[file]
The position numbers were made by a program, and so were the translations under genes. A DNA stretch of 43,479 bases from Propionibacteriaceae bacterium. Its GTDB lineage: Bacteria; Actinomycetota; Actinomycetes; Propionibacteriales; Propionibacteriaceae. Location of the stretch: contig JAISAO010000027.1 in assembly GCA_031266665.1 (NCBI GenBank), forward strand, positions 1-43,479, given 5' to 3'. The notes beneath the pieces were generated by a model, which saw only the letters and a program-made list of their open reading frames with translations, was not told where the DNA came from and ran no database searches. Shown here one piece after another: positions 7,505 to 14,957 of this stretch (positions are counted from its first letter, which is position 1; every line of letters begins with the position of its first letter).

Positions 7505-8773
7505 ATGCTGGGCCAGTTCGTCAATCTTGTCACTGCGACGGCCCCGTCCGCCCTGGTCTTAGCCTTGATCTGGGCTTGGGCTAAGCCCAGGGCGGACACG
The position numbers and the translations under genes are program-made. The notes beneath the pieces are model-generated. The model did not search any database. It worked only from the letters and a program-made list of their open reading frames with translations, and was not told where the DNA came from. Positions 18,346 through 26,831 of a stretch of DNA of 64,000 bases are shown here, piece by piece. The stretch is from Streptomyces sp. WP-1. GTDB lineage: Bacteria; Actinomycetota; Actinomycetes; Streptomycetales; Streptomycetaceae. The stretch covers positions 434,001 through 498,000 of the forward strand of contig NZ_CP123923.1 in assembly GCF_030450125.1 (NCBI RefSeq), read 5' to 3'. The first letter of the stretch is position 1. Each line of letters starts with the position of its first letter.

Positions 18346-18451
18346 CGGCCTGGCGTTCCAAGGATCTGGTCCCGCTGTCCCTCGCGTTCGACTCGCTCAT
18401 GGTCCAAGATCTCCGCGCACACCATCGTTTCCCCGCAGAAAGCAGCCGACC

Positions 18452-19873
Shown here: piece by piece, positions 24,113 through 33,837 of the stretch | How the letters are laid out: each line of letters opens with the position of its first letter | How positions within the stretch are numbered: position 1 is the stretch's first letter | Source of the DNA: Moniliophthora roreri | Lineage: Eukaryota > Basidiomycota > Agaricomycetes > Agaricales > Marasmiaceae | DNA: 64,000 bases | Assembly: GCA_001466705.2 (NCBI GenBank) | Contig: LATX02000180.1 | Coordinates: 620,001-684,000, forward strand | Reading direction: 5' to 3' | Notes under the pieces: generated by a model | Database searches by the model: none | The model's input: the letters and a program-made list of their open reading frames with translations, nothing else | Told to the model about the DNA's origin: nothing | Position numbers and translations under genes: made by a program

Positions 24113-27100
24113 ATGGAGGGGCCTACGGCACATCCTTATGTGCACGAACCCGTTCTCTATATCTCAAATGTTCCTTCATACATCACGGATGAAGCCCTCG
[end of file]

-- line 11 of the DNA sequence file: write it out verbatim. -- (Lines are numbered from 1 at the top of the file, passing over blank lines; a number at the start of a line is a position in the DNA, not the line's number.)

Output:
24113 ATGGAGGGGCCTACGGCACATCCTTATGTGCACGAACCCGTTCTCTATATCTCAAATGTTCCTTCATACATCACGGATGAAGCCCTCG